PRESIDENT Muhammadu Buhari has again claimed that Nigeria’s electoral process was free, fair and credible under his administration.
Buhari, in a nationwide 7am broadcast on Sunday, May 28, said he would be leaving behind when he exits as President tomorrow an electoral process that guarantees that every Nigerian vote counts, adding that his administration had reduced the influence of money in politics to its barest minimum.
The President’s claims are despite the widespread reported cases of electoral irregularities and violence in the 2023 general elections.
Following the closely contested polls, allegations of voter suppression, irregularities in the electoral process, and concerns over transparency have cast a doubt over the credibility of the results.
The two main opposition parties are still in court contesting the outcome of the elections due, among other reasons, to the failure of the Independent National Electoral Commission (INEC) to transmit the results using the Bimodal Voter’s Accreditation System (BVAS) at the polling station and uploading of results to the viewing centre (IREV).
The ICIR reported many reported cases of irregularities during the 2019 and 2023 general elections.
During the 2023 general elections, this platform documented how many Nigerians were disenfranchised due to INEC ad-hoc officers’ lateness to designation polling units, malfunction of BVAS in some polling units, and widespread electoral violence, among others.
According to an analysis published by The ICIR, the 2023 elections fell short of the promises and expectations of Nigerians, in spite of the deployment of world-class and highly expensive technology.
“In the presidential election, the electoral umpire’s failure to upload results from polling units granted fraudsters the opportunity to intimidate electoral officials and subsequently announce doubtful results resisted by opposition parties. The governorship elections, promised to be an improvement on the presidential election, was also totally disappointing,” the report noted.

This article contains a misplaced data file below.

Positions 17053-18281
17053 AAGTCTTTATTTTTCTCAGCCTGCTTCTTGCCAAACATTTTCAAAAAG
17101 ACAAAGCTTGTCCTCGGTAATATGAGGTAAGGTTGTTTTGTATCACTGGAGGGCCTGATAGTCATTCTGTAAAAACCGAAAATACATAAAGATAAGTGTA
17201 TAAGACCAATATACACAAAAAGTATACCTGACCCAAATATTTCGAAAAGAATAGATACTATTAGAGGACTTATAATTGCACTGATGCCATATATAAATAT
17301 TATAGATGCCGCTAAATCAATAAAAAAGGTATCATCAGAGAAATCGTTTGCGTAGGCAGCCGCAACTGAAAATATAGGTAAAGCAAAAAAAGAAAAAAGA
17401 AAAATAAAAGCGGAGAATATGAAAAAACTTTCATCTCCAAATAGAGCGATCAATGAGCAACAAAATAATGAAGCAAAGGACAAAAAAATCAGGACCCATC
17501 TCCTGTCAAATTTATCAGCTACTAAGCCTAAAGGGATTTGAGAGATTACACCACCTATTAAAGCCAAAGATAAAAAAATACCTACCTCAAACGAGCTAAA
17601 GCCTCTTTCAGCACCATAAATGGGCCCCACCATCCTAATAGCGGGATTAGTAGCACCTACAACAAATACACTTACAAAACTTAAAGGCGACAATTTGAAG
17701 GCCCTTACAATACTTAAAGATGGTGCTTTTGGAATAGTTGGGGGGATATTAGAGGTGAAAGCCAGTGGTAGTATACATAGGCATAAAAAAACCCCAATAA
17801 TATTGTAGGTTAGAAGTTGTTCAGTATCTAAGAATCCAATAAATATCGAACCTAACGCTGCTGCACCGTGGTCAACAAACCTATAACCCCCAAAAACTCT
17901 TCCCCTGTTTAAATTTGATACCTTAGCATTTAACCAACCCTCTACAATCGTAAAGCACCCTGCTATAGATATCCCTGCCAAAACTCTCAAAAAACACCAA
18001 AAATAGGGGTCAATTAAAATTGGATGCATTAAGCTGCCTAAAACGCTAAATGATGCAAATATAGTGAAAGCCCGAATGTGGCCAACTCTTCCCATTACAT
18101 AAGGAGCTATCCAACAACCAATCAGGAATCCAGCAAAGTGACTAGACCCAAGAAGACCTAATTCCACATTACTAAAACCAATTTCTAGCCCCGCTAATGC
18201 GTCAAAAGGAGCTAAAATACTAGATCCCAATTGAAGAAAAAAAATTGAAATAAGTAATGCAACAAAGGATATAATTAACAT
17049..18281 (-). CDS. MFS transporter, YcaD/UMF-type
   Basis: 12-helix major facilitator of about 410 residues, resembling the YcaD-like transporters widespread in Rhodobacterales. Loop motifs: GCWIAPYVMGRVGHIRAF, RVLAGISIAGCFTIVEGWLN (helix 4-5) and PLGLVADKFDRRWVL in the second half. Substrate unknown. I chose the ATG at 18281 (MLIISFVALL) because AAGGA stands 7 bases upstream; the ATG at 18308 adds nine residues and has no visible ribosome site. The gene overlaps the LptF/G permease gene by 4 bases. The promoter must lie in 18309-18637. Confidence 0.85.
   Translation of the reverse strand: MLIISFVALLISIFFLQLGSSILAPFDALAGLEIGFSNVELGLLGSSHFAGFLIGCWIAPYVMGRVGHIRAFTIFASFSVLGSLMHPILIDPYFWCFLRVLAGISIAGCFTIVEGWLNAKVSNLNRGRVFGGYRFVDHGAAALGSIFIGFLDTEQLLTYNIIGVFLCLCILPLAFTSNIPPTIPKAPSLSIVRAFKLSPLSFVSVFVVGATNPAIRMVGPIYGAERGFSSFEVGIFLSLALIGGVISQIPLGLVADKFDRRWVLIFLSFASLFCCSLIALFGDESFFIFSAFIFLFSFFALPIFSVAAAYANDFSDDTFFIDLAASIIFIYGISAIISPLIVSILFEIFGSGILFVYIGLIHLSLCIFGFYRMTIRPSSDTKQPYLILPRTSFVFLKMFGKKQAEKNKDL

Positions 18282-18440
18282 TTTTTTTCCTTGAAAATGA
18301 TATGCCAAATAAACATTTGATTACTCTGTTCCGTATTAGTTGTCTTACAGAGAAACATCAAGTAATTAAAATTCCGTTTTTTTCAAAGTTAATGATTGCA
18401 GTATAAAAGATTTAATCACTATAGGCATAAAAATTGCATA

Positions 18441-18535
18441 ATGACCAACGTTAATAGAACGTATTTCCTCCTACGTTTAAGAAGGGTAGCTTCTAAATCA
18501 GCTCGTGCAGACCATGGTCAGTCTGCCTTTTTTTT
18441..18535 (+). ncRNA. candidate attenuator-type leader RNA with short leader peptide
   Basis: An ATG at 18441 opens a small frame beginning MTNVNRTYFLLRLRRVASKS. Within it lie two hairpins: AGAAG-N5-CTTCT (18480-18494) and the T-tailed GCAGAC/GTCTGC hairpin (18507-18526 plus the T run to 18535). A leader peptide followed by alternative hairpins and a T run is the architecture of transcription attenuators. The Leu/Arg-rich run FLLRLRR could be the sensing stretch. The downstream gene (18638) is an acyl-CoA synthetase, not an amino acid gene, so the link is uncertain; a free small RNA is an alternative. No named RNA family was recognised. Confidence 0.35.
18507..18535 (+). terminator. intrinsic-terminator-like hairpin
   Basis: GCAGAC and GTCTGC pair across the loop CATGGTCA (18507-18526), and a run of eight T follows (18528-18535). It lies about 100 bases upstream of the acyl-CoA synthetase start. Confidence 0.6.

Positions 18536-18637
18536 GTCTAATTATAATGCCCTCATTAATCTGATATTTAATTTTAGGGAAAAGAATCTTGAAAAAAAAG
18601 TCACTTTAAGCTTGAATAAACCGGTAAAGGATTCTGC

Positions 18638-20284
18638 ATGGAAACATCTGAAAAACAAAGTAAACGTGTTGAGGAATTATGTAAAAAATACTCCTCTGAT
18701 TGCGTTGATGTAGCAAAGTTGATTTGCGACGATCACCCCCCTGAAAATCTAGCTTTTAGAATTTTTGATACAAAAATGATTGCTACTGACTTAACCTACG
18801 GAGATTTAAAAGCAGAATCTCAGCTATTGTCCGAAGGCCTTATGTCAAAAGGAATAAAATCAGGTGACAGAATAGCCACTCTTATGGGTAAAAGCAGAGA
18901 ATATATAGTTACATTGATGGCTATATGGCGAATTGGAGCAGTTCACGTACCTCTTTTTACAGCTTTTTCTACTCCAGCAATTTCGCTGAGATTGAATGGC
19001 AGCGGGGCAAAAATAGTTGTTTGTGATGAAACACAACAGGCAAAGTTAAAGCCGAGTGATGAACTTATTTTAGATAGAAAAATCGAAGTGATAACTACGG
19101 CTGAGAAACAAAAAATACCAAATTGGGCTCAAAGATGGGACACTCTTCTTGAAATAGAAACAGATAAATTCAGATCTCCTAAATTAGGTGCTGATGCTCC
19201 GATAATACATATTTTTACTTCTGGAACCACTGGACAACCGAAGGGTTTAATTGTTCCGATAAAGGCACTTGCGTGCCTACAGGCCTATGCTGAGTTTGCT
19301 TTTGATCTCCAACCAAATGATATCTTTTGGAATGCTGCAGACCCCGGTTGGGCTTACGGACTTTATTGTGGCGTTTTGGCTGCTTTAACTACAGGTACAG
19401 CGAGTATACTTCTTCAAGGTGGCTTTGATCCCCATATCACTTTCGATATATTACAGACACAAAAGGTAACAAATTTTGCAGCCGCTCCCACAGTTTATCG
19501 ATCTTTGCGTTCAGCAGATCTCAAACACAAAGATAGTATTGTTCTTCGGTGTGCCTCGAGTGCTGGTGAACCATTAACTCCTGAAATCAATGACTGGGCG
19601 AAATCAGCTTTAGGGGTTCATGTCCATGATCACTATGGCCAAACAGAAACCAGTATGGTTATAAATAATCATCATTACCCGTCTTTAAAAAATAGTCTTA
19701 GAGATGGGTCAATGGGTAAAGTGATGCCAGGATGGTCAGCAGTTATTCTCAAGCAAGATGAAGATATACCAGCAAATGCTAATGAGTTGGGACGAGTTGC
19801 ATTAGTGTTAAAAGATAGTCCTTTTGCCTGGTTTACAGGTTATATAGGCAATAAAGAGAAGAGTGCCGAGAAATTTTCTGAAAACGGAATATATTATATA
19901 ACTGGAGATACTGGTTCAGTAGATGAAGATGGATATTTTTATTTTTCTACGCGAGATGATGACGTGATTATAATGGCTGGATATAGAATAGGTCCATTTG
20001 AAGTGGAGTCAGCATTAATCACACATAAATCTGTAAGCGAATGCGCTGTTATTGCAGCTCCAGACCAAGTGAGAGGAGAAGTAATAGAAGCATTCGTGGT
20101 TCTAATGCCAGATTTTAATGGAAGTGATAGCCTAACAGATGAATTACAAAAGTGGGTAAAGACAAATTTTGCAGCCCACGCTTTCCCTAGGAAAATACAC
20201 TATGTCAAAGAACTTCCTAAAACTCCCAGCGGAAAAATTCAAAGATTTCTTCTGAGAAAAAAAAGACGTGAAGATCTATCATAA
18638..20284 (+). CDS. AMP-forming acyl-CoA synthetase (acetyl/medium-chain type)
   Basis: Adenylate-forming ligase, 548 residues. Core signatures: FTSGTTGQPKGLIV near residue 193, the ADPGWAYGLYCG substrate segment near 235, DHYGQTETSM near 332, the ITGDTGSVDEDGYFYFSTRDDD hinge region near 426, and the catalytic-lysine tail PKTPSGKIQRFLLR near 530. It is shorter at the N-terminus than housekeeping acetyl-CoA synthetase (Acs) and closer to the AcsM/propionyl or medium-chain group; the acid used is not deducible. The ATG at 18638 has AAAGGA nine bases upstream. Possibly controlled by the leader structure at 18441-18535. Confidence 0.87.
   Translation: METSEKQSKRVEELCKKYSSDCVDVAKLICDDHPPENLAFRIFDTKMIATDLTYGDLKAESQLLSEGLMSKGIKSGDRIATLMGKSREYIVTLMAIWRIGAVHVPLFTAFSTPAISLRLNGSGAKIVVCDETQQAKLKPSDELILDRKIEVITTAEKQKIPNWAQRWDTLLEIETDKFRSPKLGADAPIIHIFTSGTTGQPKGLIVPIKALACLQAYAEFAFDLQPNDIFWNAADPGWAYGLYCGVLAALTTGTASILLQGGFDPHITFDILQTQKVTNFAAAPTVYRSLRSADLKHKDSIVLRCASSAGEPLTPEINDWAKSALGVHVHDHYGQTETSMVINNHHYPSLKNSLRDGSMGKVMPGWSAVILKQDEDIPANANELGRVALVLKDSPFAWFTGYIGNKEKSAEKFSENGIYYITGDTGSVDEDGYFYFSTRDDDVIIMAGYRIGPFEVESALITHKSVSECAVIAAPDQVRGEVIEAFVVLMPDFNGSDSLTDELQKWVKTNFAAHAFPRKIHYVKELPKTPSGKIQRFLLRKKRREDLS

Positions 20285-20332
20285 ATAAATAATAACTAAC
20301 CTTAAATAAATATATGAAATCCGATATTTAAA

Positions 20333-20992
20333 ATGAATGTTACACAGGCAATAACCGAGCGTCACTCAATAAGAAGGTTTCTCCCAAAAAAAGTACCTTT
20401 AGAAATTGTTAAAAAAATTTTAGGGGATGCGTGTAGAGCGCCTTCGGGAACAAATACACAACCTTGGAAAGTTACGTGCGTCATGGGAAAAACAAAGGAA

In another report, the Centre for Democracy and Development’s (CDD) Election Analysis Centre (EAC) called for an end to “electoral impunity” in Nigeria in order for democracy to deepen in the country.
This is contained in the centre’s preliminary report on the supplementary governorship elections that held in five states of the federation on Saturday, March 23.
The report showed that there were widespread instances of violence, vote buying, voter intimidation, underage voting, and harassment of journalists in several of the polling units where the supplementary elections were held across Bauchi, Benue, Kano, Plateau and Sokoto states.
The outgoing President, however, remains resolute in his assertion that the election was conducted fairly.
He expressed confidence in the electoral system.
He said, “To ensure that our democracy remains resilient and our elected representatives remain accountable to the people, I am leaving behind an electoral process that guarantees that votes count, results are credible, elections are fair and transparent, and the influence of money in politics is reduced to the barest minimum. And Nigerians can elect leaders of their choice.
“We are already seeing the outcome of this process as it provided an even playing field where persons without any political godfather or access to money defeated other well-resourced candidates.”
Buhari also said that Nigeria witnessed the most keenly contested presidential elections since the first republic, adding that it demonstrated that the country democracy was getting better.
“This year, we witnessed the most keenly contested presidential elections since the first republic, and this demonstrates that our democracy is getting better and more entrenched with each election.
“We must as a nation improve and sustain gains we make in the electoral process on an incremental basis for Nigeria to take its rightful place among nations,” he said.